George W. Burns, a resident of DAMASCUS, Md., and an electrical engineer at the National Institute of Standards and Technology, today received the institute's Edward Bennett Rosa Award for helping industry make accurate temperature measurements--a critical factor in many manufacturing processes.
Burns is being recognized for his lead role in developing the American Society for Testing and Materials Manual on Thermocouples and NIST Monograph 175. Industrial engineers rely heavily on both of these volumes to control the temperature of processes, materials, instruments and machinery.
As a charter member of the ASTM Committee E20 on Temperature Measurements, Burns has contributed significantly to standards on thermocouples, a temperature-sensing device commonly used in industry.
According to industry estimates, each year up to 100 million new thermocouples are placed in service in the United States alone. They are used in venues as disparate as metallurgical furnaces, residential kitchen ovens, food processing vats, jet engines, chemical plants, medical clinics and fabrication chambers for microelectronics.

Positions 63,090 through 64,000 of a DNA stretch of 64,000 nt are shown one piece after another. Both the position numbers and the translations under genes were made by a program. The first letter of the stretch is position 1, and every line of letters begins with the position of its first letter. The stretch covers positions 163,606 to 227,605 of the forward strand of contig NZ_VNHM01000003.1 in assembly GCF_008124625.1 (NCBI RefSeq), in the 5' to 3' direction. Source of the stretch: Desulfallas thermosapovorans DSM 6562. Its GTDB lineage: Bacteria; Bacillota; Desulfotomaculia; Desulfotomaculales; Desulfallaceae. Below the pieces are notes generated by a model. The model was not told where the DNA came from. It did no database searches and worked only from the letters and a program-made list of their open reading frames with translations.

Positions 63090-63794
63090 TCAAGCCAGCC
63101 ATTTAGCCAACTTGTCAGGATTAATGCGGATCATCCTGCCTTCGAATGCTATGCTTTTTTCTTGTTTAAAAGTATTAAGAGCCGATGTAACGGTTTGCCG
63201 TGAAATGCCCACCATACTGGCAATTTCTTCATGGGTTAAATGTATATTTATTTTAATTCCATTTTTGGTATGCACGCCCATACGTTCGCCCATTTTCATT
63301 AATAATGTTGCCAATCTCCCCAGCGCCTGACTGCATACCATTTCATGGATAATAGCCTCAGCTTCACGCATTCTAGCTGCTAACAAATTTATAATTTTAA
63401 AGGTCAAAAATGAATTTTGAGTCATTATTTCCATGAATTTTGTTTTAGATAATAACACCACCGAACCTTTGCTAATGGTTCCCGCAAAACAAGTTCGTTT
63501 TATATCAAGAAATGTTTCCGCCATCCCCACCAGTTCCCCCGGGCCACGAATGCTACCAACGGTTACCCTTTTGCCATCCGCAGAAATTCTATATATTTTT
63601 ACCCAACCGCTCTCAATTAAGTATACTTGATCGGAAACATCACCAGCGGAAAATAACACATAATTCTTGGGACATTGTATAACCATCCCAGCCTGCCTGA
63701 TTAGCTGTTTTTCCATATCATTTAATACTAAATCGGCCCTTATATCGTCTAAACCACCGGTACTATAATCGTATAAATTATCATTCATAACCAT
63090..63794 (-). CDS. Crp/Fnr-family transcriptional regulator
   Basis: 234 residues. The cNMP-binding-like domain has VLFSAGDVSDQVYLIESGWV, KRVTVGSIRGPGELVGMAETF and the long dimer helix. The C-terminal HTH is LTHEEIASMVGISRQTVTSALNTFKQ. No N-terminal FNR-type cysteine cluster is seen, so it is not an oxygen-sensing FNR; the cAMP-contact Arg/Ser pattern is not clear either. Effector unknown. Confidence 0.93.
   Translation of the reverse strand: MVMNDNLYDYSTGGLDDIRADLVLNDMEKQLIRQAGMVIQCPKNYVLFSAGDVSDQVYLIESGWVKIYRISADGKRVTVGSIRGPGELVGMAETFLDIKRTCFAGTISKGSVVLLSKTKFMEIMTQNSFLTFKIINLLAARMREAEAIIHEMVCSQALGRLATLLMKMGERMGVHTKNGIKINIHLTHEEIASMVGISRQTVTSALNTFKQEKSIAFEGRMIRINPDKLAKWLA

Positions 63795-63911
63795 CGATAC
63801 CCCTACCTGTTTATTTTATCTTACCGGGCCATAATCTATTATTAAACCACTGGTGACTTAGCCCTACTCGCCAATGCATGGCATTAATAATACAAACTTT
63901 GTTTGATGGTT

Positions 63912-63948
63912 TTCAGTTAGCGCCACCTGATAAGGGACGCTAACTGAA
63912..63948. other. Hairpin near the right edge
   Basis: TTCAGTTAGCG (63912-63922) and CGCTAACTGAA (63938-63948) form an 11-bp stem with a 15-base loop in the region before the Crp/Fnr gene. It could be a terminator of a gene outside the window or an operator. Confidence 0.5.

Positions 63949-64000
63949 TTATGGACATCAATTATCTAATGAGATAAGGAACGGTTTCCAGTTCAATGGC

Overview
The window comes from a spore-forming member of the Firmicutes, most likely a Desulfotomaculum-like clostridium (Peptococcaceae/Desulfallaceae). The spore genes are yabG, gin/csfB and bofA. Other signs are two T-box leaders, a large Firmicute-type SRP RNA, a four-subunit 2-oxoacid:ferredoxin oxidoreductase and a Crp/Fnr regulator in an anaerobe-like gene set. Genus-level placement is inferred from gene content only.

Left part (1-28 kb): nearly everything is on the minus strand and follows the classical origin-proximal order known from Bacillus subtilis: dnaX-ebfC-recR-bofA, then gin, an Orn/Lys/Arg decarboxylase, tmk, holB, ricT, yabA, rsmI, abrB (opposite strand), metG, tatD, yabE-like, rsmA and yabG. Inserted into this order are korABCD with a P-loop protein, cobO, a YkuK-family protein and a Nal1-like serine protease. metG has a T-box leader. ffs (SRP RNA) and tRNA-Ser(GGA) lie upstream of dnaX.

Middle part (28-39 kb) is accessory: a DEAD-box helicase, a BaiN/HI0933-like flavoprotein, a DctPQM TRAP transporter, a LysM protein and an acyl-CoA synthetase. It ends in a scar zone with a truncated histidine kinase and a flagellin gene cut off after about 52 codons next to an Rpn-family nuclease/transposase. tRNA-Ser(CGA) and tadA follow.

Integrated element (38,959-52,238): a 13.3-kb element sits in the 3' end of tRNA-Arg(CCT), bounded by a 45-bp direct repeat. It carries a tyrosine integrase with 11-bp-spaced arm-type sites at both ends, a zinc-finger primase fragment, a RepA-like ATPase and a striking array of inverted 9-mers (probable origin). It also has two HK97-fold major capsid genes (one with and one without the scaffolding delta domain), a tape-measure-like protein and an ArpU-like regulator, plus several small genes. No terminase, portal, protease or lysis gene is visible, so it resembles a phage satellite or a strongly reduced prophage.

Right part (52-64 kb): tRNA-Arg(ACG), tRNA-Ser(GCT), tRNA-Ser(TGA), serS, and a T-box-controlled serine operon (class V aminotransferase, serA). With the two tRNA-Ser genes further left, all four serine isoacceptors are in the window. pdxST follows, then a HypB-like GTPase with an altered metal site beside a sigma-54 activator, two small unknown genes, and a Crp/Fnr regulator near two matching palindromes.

The Rosa Award honors scientists for outstanding achievements in developing and advancing measurement standards. The Rosa Award was established in 1964 and is given annually to recognize outstanding achievements in the development of meaningful and significant standards of practice in measurements.
As a non-regulatory agency of the Commerce Department’s Technology Administration, NIST promotes U.S. economic growth by working with industry to develop and apply technology, measurements and standards.